Daniel Von Fange

Life, Code, and Cool Stuff

Spies, a Fairly Comparatively Recent Phenomenon

The BBC “History” info on the Cambridge Spies, ends with this jaw dropper.

Perhaps one way would to be to consider whether we need intelligence services in the 21st century. They are only a comparatively recent phenomenon (the SIS dates from 1911, the KGB from 1917, and the CIA from as recently as 1947). It could be that nations have been the victim of a vast confidence trick to deceive us about the necessity and the value of spies.

What the heck is up with that question? George Washington used spies at the founding of America. The French kings had quite a spy service. One of the oldest military classics, “The Art of War” has a section devoted to spies. The Byzantine empire has a legendary spy service that allowed then to have a tiny army. During the wars between the Romans and the Carthaginians it seemed that as many cities fell by treachery as by force. Spies are mentioned several times in the Old Testament. Spies have played a vital part in the drama of nations since the dawn of time, and will continue to do so as long as humans want what other humans have.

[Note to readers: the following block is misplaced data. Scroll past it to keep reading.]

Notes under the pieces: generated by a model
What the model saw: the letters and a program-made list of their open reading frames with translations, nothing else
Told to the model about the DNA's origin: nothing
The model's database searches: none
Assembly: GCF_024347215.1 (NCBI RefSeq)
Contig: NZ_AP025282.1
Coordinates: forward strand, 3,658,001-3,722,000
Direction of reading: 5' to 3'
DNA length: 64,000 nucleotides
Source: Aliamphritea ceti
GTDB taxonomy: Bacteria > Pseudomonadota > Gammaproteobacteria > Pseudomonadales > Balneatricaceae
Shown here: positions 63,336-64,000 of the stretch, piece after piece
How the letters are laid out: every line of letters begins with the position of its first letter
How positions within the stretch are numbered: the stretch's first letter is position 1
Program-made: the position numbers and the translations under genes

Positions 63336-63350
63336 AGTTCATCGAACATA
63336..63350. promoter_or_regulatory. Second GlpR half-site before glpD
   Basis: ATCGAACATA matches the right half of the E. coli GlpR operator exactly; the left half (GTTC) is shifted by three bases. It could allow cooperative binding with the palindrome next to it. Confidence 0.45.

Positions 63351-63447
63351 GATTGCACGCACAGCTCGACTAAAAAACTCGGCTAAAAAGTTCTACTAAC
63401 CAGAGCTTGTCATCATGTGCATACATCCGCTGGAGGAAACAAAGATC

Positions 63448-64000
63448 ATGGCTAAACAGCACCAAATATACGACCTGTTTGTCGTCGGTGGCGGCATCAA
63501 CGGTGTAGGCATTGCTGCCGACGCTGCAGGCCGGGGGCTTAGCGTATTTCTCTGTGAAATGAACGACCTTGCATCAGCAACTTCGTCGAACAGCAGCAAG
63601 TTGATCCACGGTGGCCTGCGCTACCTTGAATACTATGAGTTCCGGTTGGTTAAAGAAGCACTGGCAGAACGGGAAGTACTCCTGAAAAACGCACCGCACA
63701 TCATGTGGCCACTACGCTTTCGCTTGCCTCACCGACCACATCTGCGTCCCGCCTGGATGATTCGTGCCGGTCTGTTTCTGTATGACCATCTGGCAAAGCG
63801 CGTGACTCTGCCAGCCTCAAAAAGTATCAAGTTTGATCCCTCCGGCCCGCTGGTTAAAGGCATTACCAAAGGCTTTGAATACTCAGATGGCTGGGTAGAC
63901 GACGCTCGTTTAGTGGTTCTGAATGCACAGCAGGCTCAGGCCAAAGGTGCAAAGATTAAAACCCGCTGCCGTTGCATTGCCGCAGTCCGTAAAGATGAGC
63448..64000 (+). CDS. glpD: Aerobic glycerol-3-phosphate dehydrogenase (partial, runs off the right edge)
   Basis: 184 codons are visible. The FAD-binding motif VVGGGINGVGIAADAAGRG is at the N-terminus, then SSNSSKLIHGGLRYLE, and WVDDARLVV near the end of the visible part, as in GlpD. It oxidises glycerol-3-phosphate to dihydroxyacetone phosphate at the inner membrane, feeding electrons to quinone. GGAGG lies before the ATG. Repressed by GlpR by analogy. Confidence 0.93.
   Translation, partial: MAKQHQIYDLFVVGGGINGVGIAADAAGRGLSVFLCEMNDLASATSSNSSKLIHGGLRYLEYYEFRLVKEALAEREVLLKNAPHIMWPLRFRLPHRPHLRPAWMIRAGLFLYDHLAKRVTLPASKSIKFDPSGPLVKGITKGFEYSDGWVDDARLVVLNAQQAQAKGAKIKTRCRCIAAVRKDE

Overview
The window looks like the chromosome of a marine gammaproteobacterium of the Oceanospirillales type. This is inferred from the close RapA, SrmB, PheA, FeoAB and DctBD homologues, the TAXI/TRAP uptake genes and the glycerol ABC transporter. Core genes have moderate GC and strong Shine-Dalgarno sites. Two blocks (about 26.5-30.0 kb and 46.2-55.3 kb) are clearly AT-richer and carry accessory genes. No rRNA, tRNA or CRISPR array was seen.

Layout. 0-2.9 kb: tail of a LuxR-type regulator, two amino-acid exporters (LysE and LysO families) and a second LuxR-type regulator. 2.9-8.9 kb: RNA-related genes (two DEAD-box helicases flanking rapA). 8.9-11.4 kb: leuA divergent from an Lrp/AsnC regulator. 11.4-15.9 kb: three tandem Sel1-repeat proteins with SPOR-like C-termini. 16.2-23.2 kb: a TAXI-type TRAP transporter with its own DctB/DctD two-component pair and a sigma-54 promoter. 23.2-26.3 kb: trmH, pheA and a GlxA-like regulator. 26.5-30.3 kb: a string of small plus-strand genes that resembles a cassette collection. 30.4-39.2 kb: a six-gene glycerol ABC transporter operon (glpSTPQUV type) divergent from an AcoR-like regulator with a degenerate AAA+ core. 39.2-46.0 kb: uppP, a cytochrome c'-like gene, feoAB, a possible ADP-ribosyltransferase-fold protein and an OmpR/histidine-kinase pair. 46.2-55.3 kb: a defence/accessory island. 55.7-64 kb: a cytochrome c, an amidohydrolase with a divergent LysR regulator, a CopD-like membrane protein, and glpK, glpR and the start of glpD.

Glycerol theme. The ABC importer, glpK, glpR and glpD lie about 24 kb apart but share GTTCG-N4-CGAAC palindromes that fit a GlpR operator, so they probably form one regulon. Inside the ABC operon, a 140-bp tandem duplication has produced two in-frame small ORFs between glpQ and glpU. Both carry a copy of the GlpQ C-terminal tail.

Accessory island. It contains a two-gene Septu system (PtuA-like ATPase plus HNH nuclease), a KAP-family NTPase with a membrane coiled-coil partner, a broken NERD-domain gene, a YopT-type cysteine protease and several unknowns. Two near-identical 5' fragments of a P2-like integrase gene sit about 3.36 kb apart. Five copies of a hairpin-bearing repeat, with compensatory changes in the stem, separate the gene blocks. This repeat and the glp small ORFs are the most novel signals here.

I wonder if Phillip Knightley really wrote that paragraph, considering he seems to have made a life out of writing spy books.